End of an era at swissinfo

This week marks the end of an era as more than 60 years of English broadcasts by swissinfo/Swiss Radio International (SRI) draw to a close.

This content was published on April 8, 2004 minutes

To mark the occasion, swissinfo is replaying some rare archive footage of famous interviewees from the past – including jazz legend, Louis Armstrong.

Armstrong was one of the biggest names from the world of music to be heard on SRI.

An abridged version of his 1955 interview can be heard by clicking on the link above. Also available are excerpts from conversations with star of stage and screen, Yul Brynner, and the celebrated Swiss writer, Max Frisch.

All three interviews form part of an extensive archive of audio material collected over the seven decades that SRI has been on the air.

Neutral voice

The Swiss Shortwave Service – as SRI was known when the first programmes were transmitted in 1935 – was aimed at Swiss living elsewhere in Europe looking to keep abreast of news and current affairs back home.

Broadcasts in English began six years later in 1941.

During the Second World War the station developed its long-standing identity as a neutral voice during periods of international conflict.

“The 1930s was a time of a turmoil in Europe…and during the Second World War we were broadcasting as the voice of neutral Switzerland,” said the director of SRI, Nicolas Lombard.

“Given the size of our operation, the value people placed on our programmes was quite remarkable.”

Unbiased coverage

SRI’s neutrality also came to the fore during the Cold War, when shortwave listeners around the world tuned in for unbiased coverage of global events.

“During that time it was a question of getting information out of free societies into closed societies behind the Iron Curtain,” said Lombard.

“We were a very small country within Europe, but were standing up for neutrality…and were considered to be an important voice.”

Though politics and current affairs have always been the focus of SRI broadcasts, cultural and entertainment programmes were also a regular feature of the schedules.

Jazz Panorama ran for 25 years, while the station’s “A Penny - a Song” programme helped raise funds for charitable projects around the world.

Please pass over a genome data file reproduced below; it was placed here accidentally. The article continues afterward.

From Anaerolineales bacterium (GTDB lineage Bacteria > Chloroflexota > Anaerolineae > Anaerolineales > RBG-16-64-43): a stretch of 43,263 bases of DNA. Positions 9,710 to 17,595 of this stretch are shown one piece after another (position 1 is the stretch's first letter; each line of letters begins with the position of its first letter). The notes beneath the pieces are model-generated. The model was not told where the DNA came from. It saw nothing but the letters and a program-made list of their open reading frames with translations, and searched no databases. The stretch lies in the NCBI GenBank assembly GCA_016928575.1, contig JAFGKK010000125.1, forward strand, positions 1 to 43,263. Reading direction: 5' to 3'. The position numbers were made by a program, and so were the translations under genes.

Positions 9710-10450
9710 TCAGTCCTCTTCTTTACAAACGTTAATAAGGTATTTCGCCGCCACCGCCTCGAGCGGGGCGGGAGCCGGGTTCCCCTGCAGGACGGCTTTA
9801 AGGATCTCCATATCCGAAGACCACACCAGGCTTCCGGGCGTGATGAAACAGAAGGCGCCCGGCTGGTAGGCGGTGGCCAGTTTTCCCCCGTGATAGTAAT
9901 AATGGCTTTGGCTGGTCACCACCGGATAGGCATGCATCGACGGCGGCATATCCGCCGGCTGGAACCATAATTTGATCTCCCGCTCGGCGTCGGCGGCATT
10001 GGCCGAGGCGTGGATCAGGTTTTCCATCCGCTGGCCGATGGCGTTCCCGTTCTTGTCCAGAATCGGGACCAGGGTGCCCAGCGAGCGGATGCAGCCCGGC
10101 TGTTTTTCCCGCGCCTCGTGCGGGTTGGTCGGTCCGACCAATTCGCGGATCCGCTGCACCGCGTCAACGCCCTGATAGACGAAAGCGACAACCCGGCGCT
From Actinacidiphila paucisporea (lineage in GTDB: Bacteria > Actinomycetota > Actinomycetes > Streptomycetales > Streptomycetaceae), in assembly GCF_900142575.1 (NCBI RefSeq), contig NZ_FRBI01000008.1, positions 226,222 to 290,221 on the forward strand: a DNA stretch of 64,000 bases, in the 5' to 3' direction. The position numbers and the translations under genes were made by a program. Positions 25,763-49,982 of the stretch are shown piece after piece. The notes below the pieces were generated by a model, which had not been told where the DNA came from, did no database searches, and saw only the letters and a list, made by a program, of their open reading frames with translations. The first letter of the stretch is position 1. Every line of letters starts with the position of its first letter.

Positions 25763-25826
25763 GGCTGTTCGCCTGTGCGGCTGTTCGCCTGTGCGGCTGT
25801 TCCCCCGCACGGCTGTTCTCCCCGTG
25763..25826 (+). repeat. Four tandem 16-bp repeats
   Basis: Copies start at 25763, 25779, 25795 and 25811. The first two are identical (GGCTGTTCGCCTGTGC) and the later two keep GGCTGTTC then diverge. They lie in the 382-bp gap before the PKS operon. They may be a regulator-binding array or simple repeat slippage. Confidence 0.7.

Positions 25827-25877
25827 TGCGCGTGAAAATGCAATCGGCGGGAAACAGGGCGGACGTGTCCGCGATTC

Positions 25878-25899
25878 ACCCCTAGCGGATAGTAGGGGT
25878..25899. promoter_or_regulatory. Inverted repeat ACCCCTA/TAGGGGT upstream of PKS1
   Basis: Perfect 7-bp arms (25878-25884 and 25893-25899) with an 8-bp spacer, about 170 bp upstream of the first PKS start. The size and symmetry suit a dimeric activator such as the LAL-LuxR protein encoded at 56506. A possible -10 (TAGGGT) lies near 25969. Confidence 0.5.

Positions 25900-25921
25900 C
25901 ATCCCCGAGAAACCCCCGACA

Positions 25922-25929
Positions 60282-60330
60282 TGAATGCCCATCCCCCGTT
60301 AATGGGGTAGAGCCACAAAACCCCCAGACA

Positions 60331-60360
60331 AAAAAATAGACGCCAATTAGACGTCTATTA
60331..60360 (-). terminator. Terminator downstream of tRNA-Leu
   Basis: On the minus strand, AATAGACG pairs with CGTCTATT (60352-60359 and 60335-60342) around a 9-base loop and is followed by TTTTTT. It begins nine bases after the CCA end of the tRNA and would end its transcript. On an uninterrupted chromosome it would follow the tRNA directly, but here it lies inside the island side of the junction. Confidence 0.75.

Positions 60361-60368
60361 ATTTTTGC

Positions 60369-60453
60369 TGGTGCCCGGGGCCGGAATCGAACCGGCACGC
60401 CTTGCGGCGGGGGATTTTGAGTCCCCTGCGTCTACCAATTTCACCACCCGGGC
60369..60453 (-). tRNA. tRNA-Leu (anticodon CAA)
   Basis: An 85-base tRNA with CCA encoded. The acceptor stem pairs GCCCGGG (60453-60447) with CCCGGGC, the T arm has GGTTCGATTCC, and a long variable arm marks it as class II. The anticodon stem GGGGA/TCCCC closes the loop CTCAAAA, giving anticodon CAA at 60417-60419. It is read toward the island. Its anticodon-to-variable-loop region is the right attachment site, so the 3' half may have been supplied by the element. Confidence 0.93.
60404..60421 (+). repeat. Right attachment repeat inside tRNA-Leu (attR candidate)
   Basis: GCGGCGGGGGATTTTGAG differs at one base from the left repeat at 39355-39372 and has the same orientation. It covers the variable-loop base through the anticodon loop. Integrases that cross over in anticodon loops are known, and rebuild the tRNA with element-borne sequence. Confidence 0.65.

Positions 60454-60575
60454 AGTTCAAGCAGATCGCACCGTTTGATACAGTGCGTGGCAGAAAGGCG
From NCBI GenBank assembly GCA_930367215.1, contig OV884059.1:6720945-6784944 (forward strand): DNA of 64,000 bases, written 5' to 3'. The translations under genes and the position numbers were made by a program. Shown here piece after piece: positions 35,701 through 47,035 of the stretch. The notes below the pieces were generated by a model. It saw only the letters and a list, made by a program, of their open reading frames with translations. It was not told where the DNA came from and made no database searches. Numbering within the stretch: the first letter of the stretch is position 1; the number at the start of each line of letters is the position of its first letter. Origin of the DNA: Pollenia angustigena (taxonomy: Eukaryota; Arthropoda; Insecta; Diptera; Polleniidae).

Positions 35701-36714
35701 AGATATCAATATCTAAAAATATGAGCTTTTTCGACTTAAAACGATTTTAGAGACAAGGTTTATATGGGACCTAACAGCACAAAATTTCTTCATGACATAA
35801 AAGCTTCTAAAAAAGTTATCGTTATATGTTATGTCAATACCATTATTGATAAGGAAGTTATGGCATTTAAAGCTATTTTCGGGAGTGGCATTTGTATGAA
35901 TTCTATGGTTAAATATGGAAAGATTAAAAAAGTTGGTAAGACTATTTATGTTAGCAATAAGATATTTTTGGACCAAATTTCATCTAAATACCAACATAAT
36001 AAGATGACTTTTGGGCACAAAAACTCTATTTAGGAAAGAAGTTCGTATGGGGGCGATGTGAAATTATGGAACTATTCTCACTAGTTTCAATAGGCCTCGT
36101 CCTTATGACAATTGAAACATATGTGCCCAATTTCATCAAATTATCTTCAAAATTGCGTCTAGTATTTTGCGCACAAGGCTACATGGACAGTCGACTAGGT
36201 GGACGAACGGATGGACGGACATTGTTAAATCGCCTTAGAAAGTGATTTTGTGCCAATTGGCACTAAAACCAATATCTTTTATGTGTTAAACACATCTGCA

End of Cold War

As the Berlin Wall fell at the end of the 1980s, SRI executives were left wondering how they could adapt the station’s neutral mandate to a new era of global entente.

“All of a sudden the reason for much of what we were doing had gone,” recalled Lombard, “so we had to ask ourselves what we were going to do from here.”

During the 1990s SRI began the process of transforming itself from shortwave broadcaster of international news to multimedia internet outlet providing news and current affairs from and about Switzerland.

“We recognised that there was no point in trying to be international and competing with organisations such as the BBC. So, from then on we began focusing on the concept of ‘Swissness’,” said Lombard.

“We knew that we could excel and be the market leader when it came to informing the world about Switzerland.”

Lombard was appointed director of swissinfo/SRI in 1999 and it was his task to steer the company into the internet age of the 21st century.

“I feel very sorry that we are stopping radio… but on the other hand, I’m proud of how far we’ve come and we have to look to the future,” he said.

Today swissinfo - which is part of the Swiss Broadcasting Corporation - maintains a website in nine languages: English, French, German, Italian, Spanish, Portuguese, Arabic, Japanese and Chinese.


In brief

SRI started broadcasting in 1935 with a programme aimed at Swiss living elsewhere in Europe. Programmes in English began in 1941.

During the Second World War and throughout the Cold War the station developed a name for itself as a neutral voice of news and current affairs.

In 1999 swissinfo/SRI started to develop an online multimedia platform,

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In compliance with the JTI standards

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